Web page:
One of the best things about sewing is that you can create clothes that fit your unique body shape. If you have bust, waist and hip measurements that are different sizes, like me, you'll probably have stood in a clothes shop fitting room before, surrounded by a pile of clothes that are too loose on top and too tight across your hips, or vice-versa. Luckily, when it comes to making your own clothes, you can combine pattern sizes to make parts of the garment bigger or smaller to give you a truly bespoke fit. 

When should I combine pattern sizes? 

Now, it might be tempting to combine sizes for the bust, waist and hips on all your patterns, but depending on the fit of the garment you don't always need to do this. 

If you're making a looser fitting garment or a garment that is looser fitting in some areas, you might not need to combine sizes at all. A looser fitting garment will have a lot of "positive ease", meaning the garment (or parts of it) will be much bigger than your body, so a few inches difference in that area won't make much difference to the overall fit. 

So for example, if you're making something with a fitted bust and loose waist and hips, like the Indigo top and dress pattern, and your waist measurement is 2 or 3 sizes different to your bust, then you probably won't need to make any alterations here. The same applies to the hip measurement - the skirt is loose and flowy so a few sizes difference between your body measurements won't affect the fit of the garment. However, if your bust and waist span across more than 3 sizes you might want to consider grading between sizes.

On the other hand, if you're making a garment that is designed to have a closer fit, like the Ness skirt or Etta dress, you will want to grade between sizes at the bust, waist and hip, where applicable, as there is much less ease in these areas.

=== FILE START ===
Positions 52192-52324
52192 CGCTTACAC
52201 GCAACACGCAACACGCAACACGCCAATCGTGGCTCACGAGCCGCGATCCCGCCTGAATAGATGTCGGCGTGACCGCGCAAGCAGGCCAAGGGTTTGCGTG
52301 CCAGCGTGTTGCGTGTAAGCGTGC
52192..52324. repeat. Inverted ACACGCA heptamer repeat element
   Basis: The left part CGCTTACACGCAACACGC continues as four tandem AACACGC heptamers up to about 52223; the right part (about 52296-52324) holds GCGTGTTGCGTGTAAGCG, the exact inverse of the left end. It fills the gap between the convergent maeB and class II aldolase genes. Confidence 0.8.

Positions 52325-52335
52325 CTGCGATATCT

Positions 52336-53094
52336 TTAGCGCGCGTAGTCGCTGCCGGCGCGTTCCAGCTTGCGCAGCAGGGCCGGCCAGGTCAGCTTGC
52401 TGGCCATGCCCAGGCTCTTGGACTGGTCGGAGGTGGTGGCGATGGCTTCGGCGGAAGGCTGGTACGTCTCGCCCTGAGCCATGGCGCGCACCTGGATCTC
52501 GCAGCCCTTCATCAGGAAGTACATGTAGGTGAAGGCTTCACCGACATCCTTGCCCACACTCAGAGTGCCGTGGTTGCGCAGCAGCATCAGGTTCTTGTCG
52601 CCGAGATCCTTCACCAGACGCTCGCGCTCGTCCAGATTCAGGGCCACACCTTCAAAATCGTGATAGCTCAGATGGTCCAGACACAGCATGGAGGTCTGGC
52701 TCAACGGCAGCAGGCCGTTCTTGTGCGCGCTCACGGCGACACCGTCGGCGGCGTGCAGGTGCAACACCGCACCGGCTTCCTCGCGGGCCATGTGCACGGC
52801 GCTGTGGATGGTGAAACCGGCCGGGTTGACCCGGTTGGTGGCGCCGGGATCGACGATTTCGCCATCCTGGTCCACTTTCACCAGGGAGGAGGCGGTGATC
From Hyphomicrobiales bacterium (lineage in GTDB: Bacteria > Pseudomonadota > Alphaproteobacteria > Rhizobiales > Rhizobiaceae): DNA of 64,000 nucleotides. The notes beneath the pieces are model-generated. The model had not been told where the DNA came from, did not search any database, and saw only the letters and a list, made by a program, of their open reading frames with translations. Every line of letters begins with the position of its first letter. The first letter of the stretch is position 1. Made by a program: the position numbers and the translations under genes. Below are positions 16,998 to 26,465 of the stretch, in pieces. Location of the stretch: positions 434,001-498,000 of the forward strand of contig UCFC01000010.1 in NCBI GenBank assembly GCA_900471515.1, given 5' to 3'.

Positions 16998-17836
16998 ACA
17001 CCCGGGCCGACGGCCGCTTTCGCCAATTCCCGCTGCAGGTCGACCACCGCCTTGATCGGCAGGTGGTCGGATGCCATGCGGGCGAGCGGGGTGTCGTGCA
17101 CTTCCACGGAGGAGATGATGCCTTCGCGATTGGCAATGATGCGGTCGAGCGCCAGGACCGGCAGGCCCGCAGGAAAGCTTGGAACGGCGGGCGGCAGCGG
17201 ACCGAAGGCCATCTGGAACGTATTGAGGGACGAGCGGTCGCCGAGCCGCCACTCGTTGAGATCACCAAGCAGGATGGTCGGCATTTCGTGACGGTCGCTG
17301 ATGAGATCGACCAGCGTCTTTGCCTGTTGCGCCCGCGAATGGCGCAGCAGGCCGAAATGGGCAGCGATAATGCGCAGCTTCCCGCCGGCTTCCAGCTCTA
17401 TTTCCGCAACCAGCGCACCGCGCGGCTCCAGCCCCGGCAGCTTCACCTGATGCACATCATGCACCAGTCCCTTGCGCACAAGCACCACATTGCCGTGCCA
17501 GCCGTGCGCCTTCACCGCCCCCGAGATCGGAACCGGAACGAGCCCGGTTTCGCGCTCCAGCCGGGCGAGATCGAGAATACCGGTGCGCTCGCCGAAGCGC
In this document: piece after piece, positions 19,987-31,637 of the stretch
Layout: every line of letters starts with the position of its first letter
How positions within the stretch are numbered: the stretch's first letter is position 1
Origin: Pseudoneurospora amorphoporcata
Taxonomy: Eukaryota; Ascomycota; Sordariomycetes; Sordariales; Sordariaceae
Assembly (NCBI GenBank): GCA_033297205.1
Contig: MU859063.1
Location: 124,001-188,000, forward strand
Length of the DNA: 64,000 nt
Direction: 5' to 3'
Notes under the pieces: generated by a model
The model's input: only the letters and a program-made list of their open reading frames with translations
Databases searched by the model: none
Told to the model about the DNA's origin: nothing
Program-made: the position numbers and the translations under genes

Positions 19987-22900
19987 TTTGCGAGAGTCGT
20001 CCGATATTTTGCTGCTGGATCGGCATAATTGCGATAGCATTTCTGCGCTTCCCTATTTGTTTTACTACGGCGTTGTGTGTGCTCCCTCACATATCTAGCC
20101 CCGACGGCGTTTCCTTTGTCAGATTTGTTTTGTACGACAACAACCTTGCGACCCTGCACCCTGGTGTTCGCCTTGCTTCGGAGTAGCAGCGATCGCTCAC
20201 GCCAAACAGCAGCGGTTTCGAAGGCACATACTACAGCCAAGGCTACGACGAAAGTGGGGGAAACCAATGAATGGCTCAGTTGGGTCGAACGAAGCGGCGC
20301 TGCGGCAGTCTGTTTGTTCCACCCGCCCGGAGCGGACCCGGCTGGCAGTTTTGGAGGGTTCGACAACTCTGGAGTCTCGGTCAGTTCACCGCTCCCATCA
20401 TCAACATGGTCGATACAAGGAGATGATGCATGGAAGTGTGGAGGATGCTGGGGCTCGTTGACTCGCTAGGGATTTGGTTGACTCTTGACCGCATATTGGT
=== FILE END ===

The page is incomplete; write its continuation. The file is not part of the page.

Please do bear in mind though, if your bust measurement is particularly smaller or larger than the body measurement of the size you have picked, then you might need to do a bust adjustment, as well as combine sizes. Check out our bust adjustments post (coming soon!) for more info!

Most sewing patterns will list the finished garment measurements in their instructions, so if you're a bit unsure whether you need to combine sizes, comparing them against your body measurements will help you decide :) 

11 January 2023

Abi's Recent Makes and Sewing Plans

Abi's Recent Makes & Sewing Plans

This time last year I was writing a blog post sharing my 1960s-inspired handmade Martha wedding dress with you - how time flies! It's Abi here, the content producer and social media Button. I don't know about you but at the start of the year, I'm always fired up and ready to sew some new projects. I find it easier to sew when the days are longer and there's more daylight in my sewing space. So with lighter days on the horizon, I'm ready to rejuvenate my sew-jo!

Grab a cuppa and let me share my recent makes and some* of my upcoming sewing plans with you:

*The rest is top secret until spring!